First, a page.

You know this old Beatles tune, right? “I get by with a little help from my friends….” In 1967, it was part of the Beatles album Sgt. Pepper’s Lonely Hearts Club Band. Over the last week, and particularly yesterday, the song came to mind as I readied for my middle son’s high school graduation party. The phone calls and texts started about two weeks ago asking friends to borrow essential items like tables, chairs, crock pots, and even table weights – good thing too because it just happened to be windy yesterday during the hours our party was held.
As I have aged I have realized just how important friends are and how important it is to work at maintaining those friendships that are important to you. In addition to being able to borrow things, friends – true friends – are there to lend a listening ear. To me, being able to borrow things is great, but having someone you trust to talk to and listen is more important. For example, my friend Cathy stopped to drop off the table weights the day before the party. My husband and I were in full gear with party prep. But, just having her stop by gave my a chance to take a break and have a great conversation. We connect on a lot of different levels and it is nice to be able to be oneself without feeling like one is being judged.
May has been a stressful month with end of year activities to attend, squeezing in extra sporting events due to their previous cancellation from a spring full of rain, new, obligations at a school garden, and interviewing for an interim school board seat. While I gladly took on this stress, in the middle of it all, I realized I did not need it. I am trying to be a “doer” and not just a “talker” but the “doing” wears me out. And then, even when I am a doer, there seems to be question as to “how” and “why” I am doing the things I do.
For example, running for the vacant interim board seat was stressful. But, due to other stressors, I did not focus on it. Still, I cannot help but be irritated when someone insinuates they could have done it better! My question becomes, “Well, why didn’t you, then?” Even my own mother asked, “why are you doing this?” instead of offering support for doing it. I appreciated the friends who told me I was brave to “put myself out there” and I was proud to have presented myself well. While I do not know if I will run for an actual elected school board seat next spring, I did appreciate the support I got from my friends when I applied for this interim seat.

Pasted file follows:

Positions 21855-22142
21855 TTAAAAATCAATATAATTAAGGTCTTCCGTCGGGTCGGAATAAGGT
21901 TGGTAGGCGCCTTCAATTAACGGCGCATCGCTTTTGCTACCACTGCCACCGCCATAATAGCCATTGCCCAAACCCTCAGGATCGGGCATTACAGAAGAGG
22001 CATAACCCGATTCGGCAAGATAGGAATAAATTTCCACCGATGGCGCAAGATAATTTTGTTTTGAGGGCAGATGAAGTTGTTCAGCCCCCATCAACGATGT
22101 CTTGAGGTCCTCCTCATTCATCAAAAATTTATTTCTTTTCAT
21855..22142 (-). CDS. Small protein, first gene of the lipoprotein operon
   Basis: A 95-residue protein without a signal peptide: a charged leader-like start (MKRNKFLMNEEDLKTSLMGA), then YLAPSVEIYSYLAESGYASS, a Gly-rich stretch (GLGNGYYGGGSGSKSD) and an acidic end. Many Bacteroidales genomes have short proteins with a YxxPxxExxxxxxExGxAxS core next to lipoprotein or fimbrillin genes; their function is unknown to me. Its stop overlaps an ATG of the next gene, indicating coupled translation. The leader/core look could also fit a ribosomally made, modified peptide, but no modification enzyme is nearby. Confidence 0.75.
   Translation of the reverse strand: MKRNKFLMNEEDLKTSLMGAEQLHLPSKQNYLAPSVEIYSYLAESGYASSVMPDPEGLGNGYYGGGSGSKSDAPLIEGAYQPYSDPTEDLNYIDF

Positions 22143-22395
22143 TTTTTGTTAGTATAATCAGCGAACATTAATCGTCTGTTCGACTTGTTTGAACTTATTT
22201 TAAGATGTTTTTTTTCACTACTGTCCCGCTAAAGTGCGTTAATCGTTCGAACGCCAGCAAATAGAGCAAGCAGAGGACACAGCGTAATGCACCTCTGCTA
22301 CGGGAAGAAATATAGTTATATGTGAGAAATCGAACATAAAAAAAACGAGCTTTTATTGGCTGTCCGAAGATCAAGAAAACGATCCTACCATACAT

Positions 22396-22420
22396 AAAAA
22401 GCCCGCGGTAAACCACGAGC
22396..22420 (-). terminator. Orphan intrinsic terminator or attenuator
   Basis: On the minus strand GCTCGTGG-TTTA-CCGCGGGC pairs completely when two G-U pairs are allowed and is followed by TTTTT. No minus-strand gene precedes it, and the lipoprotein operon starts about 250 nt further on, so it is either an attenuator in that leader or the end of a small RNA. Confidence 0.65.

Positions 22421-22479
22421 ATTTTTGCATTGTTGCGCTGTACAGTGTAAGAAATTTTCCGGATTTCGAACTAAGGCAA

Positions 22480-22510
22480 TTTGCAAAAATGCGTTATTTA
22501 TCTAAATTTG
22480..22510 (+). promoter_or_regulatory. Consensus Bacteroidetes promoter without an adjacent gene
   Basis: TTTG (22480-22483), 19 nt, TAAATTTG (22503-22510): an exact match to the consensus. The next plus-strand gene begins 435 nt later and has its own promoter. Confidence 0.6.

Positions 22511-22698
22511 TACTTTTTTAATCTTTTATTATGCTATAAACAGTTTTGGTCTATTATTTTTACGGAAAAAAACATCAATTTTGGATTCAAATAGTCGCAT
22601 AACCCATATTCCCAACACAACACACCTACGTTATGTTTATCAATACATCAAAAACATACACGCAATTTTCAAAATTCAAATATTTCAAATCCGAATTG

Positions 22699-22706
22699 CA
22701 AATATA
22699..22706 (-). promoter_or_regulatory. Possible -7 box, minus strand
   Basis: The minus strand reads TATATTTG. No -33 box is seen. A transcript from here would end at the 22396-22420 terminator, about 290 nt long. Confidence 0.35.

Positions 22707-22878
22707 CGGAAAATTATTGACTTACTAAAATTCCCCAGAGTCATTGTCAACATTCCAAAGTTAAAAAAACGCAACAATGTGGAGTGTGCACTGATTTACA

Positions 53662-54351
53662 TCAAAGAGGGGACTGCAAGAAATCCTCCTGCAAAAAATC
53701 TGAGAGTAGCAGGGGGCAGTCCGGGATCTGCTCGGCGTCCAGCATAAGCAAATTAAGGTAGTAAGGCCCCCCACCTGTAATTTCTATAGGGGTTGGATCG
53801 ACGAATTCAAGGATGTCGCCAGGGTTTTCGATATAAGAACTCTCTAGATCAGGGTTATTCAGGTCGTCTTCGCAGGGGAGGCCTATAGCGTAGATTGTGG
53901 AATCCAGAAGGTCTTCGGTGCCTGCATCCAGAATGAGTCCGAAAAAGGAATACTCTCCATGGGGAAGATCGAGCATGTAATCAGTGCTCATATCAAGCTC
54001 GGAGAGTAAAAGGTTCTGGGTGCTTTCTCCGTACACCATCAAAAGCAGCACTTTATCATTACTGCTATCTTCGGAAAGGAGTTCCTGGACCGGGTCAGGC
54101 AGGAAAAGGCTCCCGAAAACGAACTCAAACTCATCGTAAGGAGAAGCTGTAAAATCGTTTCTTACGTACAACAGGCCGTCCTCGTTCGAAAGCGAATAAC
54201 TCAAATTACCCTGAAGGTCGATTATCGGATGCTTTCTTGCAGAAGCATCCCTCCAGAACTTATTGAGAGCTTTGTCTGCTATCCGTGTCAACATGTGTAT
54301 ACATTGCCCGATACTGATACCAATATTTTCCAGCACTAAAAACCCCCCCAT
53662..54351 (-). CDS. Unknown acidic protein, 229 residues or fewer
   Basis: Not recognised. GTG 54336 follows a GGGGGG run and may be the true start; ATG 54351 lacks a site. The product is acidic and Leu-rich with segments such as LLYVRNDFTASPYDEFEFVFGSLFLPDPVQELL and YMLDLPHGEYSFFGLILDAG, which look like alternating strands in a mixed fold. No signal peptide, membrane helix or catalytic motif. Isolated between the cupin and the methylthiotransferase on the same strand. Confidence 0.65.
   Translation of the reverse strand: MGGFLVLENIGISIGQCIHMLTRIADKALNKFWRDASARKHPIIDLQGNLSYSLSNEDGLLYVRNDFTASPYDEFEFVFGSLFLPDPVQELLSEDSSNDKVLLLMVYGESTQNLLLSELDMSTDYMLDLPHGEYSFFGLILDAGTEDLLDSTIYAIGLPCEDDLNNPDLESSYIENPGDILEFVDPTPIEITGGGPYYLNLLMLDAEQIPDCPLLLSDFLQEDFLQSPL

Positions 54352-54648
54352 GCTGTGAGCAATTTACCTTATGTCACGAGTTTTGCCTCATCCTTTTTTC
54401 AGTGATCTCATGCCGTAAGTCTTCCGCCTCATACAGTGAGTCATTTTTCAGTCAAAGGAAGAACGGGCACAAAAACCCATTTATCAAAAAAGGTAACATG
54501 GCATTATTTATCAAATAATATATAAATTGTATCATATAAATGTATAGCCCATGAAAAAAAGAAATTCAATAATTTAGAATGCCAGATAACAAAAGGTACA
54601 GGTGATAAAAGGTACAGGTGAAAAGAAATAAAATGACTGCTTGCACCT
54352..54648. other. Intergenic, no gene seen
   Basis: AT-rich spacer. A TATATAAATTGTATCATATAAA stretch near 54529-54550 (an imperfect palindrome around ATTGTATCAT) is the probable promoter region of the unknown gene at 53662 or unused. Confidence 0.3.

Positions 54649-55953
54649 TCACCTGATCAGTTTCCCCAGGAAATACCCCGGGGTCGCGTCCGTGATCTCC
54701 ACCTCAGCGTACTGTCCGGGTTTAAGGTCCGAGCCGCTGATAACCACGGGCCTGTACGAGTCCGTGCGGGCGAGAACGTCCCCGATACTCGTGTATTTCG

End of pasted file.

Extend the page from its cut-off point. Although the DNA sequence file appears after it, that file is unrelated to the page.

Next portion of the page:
Yes, friends are very important, especially when you need a little help, a listening ear, or that invisible support when you need it the most and can feel it being there. I got by more easily this weekend with a little help from my friends. And, I’ll be there for them to get by with a little help from me when they need it, too. I know I could not have been ready for this party without them. And, more importantly, I know that I need them all in my life as part of my support system. As a friend, I hope I am there for them in the same ways. It certainly gives me something to which I can aspire.
This post is part of the Slice of Life Tuesday Blog Forum, hosted by TwoWritingTeachers.org. Thanks for forming this wonderfully supportive writing community!